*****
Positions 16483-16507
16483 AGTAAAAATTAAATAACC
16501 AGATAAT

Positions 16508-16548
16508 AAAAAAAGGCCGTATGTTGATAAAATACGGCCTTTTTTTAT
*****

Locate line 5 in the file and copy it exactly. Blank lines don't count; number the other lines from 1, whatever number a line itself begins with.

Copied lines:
16508 AAAAAAAGGCCGTATGTTGATAAAATACGGCCTTTTTTTAT